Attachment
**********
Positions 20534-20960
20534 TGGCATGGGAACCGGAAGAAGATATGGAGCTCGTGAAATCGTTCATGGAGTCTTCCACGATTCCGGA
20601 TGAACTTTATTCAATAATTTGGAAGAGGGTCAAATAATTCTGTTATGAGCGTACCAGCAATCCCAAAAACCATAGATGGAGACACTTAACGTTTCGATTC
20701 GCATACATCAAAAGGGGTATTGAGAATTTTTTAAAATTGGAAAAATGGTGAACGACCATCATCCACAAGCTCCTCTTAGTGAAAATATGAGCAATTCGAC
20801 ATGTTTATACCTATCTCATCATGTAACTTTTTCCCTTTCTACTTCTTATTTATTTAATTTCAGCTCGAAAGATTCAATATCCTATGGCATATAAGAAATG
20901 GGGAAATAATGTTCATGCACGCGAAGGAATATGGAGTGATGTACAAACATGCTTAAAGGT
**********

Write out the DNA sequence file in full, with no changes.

Positions 20534-20960
20534 TGGCATGGGAACCGGAAGAAGATATGGAGCTCGTGAAATCGTTCATGGAGTCTTCCACGATTCCGGA
20601 TGAACTTTATTCAATAATTTGGAAGAGGGTCAAATAATTCTGTTATGAGCGTACCAGCAATCCCAAAAACCATAGATGGAGACACTTAACGTTTCGATTC
20701 GCATACATCAAAAGGGGTATTGAGAATTTTTTAAAATTGGAAAAATGGTGAACGACCATCATCCACAAGCTCCTCTTAGTGAAAATATGAGCAATTCGAC
20801 ATGTTTATACCTATCTCATCATGTAACTTTTTCCCTTTCTACTTCTTATTTATTTAATTTCAGCTCGAAAGATTCAATATCCTATGGCATATAAGAAATG
20901 GGGAAATAATGTTCATGCACGCGAAGGAATATGGAGTGATGTACAAACATGCTTAAAGGT